No, no, not the sort of creep you might find lurking on dark corners, although many stories will have them, too – this is a good sort of creep – this is the slow realization that comes when you can actually see improvement in your writing and all your efforts are finally amounting to something.
It happens in increments.
When I was little and wanted to be a writer, I though I just had to take the time to do the work. That was true, but it was also a very simple-minded concept (as I was under ten years old at the time, that can be forgiven).
The very first thing I learned was that writing a story is not as easy as it seems. Somehow the words didn’t convey what I wanted them to convey. They stubbornly continued to elude my aims no matter how I shuffled them over the years. They got better, but still missed the mark. Again and again.
Over the decades, I came to learn that I could see my writing the clearest if I put it aside and came back to it once I’d forgotten what I’d written. I gradually came to understand that the clarity that came was due to seeing what was on the page without linking it straight into the fiery imagination of my soul.
When you write, you do it with every ounce of your being. Your imagination is in full swing, your passion is blazing away, you’re seeing the scenes, hearing the words, you know the tone and the moves – all of them.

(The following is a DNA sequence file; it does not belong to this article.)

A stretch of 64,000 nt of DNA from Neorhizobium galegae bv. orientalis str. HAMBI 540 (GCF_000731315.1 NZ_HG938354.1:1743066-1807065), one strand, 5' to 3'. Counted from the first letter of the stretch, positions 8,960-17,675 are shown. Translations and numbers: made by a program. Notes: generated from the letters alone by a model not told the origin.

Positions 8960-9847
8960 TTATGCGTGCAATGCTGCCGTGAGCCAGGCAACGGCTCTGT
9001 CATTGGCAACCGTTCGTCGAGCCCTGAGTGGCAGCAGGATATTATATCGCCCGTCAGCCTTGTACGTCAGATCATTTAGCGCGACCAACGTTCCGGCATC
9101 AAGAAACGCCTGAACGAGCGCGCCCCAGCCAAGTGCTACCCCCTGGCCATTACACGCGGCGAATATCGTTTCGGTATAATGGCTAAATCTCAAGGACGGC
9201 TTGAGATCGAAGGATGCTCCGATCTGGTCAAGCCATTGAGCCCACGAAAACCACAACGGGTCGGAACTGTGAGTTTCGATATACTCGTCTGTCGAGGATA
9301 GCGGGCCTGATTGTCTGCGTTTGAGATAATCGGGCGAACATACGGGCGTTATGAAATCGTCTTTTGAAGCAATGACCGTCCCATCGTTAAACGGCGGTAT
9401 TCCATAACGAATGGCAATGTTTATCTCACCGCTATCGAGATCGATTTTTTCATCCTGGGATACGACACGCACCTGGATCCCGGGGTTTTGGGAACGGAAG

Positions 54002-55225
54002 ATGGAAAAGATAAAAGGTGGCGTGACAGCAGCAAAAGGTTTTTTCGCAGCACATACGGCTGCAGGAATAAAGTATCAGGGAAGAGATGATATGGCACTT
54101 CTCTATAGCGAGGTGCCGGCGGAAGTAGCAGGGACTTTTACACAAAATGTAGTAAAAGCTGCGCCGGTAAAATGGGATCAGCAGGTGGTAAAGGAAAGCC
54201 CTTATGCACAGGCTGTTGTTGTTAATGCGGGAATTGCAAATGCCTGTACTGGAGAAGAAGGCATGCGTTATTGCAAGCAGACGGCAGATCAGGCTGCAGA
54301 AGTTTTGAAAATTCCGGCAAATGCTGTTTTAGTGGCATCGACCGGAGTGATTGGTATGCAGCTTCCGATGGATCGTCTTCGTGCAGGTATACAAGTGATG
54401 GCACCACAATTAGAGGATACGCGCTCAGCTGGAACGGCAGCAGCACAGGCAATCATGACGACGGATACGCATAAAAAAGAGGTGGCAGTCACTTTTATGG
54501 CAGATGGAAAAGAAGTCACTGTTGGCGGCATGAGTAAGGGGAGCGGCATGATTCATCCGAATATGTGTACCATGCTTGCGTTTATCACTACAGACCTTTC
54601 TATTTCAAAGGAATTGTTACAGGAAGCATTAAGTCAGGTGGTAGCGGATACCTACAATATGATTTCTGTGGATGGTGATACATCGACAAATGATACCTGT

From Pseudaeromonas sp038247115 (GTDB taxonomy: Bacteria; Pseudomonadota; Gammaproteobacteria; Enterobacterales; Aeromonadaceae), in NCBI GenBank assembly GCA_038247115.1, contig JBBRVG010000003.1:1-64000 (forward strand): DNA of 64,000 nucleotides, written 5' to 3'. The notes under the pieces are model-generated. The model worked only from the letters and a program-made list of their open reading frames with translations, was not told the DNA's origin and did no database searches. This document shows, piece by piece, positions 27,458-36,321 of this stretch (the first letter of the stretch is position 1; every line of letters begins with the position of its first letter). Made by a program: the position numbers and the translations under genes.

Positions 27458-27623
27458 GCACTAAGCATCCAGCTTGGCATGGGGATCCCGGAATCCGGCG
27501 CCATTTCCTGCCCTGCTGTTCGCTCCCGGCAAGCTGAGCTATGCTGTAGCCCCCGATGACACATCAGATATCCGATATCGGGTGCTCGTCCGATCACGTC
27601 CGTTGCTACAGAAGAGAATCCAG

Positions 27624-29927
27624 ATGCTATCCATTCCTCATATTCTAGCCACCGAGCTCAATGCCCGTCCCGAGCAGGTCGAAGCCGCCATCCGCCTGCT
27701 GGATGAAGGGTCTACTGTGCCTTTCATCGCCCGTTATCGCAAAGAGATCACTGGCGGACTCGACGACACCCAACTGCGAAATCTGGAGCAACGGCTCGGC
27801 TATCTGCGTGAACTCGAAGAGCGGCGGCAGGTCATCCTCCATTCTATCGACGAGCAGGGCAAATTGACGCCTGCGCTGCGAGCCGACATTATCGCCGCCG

When you put that on paper, you capture what you can – but if you read it back while still abuzz from your inner processing, you will again see and hear and know everything there is to know, everything that should be there. What that might mean is that what you see on the page is not what your readers will see. You’ve got full screen, full-color, full-sound, full-everything, while your readers only have the words you give them.
So you put it aside, totally in love with it, then pick it up a month later expecting the same thrills and excitement. And that’s when it all falls horribly flat. You’ll look at your work and you’ll think, That’s not how it was, that’s not what I saw, that’s not what I’m trying to say.
That was exactly how my development went. Year in, year out. I honestly don’t know why I didn’t quit. I’m GLAD I didn’t quit, but I’m surprised, too.
After some time, though, it begins to happen. You come back to a piece when your brain isn’t engaged with it anymore, and you find – hey, this bit is good! Something else might be poor and another bit might be really lousy, but there’s a bit there that shines.
It was probably those times that kept me going. I’d think, Now if I can just get the rest of it like that. Then I’d get back into it and try and make it so.
No one tells you at the beginning how long it’s going to take. No one can. But, if you’re a writer, you already know it didn’t happen overnight. You’ve probably already put years into it and already see the growth that is happening for you – whether it’s creeping in or coming swiftly like an arrow.
If you see that happening in your writing, you are already well on your way. You’re already halfway up that ladder of success.
The biggest, heaviest weight on my shoulders as I went through those years came from the questions we all ask ourselves. “When? When will it happen?” I feared I was wasting my life when all the time, those increments of improvement were creeping along, my work was getting better, sharper, more advanced. I didn’t know. It just felt like I was waiting.
I thought I was waiting “to make it”, but all the while I was waiting for the Creep Factor.
Cheers everyone. Creeping or Flying, keep at it!